MOSA Has Momentum
Published in New Electronics
Written by Paul Garnett
The last couple of years have seen the US and UK military adopt open architectures as the preferred alternative to custom and proprietary electronics technology designs. The Commercial-off-the-Shelf (COTS) Initiative was first introduced in 1994 but, arguably, the real paradigm shift took place in 2019, when the U.S. DoD issued a memorandum mandating the use of the Modular Open Systems Approach (MOSA) for all weapons systems going forward and which was then made law, requiring all defence acquisition programs (MDAP) to be designed and developed using a MOSA.
According to the DoD, the use of MOSA solutions will “support a more rapid evolution of capabilities and technologies throughout the product life cycle through the use of architecture modularity, open systems standards, and appropriate business practices.” Among the MOSA-related open systems standards supported by COTS suppliers are the module, backplane, and chassis standards defined by the VITA trade association, including 3U and 6U form factor OpenVPX (VITA 65) board and backplanes, the C5ISR Modular Open Suite of Standards (CMOSS), and the Sensor Open System Architecture (SOSA), currently working towards its rev. 1 release, sometime this year.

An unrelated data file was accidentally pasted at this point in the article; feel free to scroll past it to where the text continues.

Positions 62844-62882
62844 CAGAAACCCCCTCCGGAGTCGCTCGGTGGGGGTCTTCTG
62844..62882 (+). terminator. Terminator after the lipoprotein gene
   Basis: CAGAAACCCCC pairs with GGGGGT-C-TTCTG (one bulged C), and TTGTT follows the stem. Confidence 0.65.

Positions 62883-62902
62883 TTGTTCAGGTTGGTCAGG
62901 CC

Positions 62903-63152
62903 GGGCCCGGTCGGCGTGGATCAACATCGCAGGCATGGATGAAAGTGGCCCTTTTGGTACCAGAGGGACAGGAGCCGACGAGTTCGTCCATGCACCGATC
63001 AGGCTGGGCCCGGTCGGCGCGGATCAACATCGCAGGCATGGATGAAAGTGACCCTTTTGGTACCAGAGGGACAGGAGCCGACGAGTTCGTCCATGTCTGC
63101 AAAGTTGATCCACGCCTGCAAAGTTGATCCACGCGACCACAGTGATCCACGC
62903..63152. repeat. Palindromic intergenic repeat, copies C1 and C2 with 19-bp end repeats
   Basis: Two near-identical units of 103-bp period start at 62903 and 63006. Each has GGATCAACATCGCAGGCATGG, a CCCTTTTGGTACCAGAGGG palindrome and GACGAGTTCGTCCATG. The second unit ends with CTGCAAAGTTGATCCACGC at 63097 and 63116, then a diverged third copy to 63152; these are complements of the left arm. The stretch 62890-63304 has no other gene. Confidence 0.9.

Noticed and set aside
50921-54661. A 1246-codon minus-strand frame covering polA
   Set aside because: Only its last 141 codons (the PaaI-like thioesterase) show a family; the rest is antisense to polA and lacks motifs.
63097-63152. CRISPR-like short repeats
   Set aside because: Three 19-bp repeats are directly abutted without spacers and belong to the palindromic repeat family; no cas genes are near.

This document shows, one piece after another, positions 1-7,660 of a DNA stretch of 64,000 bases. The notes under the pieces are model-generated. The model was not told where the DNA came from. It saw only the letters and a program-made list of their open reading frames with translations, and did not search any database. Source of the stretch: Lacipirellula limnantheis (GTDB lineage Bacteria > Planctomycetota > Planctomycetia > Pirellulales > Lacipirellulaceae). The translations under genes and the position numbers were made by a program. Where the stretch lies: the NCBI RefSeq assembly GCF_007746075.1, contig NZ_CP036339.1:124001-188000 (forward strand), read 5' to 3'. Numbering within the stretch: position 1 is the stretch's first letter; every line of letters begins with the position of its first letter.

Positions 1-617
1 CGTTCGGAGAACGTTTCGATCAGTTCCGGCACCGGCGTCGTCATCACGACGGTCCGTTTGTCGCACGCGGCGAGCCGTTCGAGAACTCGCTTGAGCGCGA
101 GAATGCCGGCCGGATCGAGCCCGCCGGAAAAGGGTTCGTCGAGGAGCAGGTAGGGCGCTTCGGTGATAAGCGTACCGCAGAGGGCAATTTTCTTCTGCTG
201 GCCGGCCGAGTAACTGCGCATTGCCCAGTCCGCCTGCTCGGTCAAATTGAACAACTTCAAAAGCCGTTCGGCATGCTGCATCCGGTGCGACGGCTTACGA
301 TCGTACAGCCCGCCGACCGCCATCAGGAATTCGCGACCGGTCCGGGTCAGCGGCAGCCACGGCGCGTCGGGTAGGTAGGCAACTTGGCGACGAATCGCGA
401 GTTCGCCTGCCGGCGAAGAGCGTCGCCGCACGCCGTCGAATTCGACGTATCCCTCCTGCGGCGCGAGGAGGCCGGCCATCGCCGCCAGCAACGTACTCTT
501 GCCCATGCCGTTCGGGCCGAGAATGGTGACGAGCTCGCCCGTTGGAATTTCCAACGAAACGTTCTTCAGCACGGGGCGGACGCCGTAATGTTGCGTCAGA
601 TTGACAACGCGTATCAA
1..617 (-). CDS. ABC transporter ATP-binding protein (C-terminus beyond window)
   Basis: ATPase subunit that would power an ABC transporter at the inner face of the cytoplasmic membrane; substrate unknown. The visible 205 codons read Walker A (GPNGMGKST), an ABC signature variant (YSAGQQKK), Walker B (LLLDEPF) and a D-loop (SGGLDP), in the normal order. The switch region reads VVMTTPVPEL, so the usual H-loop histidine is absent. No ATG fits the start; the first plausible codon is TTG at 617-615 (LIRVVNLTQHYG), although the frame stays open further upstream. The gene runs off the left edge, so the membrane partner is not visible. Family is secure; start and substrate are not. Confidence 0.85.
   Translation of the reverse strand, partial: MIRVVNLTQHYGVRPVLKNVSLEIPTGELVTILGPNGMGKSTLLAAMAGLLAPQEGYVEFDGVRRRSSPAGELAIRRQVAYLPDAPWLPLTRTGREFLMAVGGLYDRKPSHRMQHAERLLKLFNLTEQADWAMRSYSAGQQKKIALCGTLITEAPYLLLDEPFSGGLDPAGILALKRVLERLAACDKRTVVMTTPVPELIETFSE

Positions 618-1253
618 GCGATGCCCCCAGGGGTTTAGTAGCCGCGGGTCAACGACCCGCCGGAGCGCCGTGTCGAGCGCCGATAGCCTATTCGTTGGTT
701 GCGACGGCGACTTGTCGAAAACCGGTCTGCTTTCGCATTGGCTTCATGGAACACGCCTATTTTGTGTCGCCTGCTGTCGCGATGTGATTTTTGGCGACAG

The move to MOSA is driven by the fact that each new capability or function that’s added to a platform is a complete system with its own subsystems, the duplication of physical and logical components increases complexity and costs. It’s an unsustainable approach, especially as platforms and budgets continue to shrink in size.
SOSA and Open Standards for Military Embedded Computing
Embedded computing systems in forward-deployed vehicles that meet SOSA certification will enable easier replacement of components and even upgrades thanks to vendor-agnostic requirements.
EW and the DoD’s MOSA Mandate
Electronic Warfare (EW) system designers must constantly respond to new threats and come up with appropriate ways to respond.
Multi-INT and SOSA: A Consideration of Next Steps
One of the key tenets of Multi-INT or multi-modality is that the architecture by its very nature is realizable through the core components of a sensing system which can accommodate more than one mission at the same time.
Paul Garnett is the System Architect in the UK Systems Engineering team at Curtiss-Wright. His 30 year career in electronics has encompassed design and architecture of SBCs, fault-tolerant computers, rugged embedded systems for MIL/Aero, high speed data acquisition and FPGA signal processing. Paul is a graduate of Imperial College, London with a Master's degree in Computer Science. He holds 73 US patents.